Free Basics in real life

Six case studies on Facebook's internet "On Ramp" initiative from Africa, Asia and Latin America
Internet Internet access Digital communications Digital divide Social media Africa Asia South America Central America
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Facebook’s Free Basics program aims to help bridge the digital divide through a mobile-based platform that allows users to connect to a handful of online services free of charge. In a vision statement for the program, Facebook surmises that “[by] introducing people to the benefits of the internet” they will help justify the cost of mobile data and thereby “bring more people online and help improve their lives.”

The program has been the subject of controversy since its inception, reviving the debate over open access and the digital divide.

With a few exceptions, the voices of the program's users, along with those of local experts on ICT and access to knowledge in the countries where the program has been launched, have been underrepresented in these debates.

This study aims to begin correcting this imbalance, to increase the public, ICT and digital rights sectors’ knowledge about the utility of Free Basics and to encourage further research on the topic. Our team of Global Voices contributors hailing from six countries in the Global South tested and evaluated the Free Basics app and reviewed existing literature about it in their countries. We measured Free Basics against a collectively developed set of benchmarks concerning usability, quality of connection, language and accessibility, content, and company policies. We conducted all of our research locally from within the countries where Free Basics is deployed, assessing the app within the local and cultural context where it is offered.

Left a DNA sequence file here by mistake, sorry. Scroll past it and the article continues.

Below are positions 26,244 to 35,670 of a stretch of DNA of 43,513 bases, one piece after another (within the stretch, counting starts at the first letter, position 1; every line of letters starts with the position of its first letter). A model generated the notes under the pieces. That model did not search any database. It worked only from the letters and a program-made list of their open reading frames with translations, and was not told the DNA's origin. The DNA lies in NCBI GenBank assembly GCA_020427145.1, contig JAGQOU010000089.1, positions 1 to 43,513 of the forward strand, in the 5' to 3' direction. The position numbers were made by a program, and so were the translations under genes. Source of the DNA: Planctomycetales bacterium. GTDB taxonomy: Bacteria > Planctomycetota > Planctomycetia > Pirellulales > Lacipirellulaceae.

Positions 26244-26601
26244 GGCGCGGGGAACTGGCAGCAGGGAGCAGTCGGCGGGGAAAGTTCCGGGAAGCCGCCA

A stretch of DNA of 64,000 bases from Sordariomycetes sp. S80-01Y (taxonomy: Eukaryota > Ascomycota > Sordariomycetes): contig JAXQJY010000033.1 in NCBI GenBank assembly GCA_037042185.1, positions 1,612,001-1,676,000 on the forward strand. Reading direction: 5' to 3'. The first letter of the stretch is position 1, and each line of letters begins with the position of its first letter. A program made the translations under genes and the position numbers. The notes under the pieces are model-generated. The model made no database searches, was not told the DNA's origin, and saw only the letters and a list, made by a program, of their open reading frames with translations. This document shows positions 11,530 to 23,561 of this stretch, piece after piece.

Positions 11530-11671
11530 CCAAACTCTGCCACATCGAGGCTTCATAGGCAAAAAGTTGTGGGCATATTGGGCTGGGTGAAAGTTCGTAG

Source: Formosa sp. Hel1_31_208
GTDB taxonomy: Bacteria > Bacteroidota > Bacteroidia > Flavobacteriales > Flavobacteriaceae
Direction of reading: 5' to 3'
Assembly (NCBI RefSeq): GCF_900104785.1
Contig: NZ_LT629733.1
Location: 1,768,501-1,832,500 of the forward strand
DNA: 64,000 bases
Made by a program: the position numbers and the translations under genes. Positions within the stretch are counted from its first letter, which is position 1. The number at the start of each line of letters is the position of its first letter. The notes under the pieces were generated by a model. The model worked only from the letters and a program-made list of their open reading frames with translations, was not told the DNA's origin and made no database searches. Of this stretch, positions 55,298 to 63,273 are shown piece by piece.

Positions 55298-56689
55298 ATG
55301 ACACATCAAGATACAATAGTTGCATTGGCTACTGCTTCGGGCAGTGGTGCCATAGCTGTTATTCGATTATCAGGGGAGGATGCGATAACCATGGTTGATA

Our research casts doubt upon Facebook’s contention that this technology is truly serving as an “on ramp” to the global internet. Our case studies illuminate systemic features of Free Basics' user interface, content offerings, and technological architecture that strictly limit the tool's utility for many people within the populations that the company claims to reach. We also conclude that Free Basics' architectural and content limitations are largely artificial and exist primarily as a mechanism for collecting profitable data from users.

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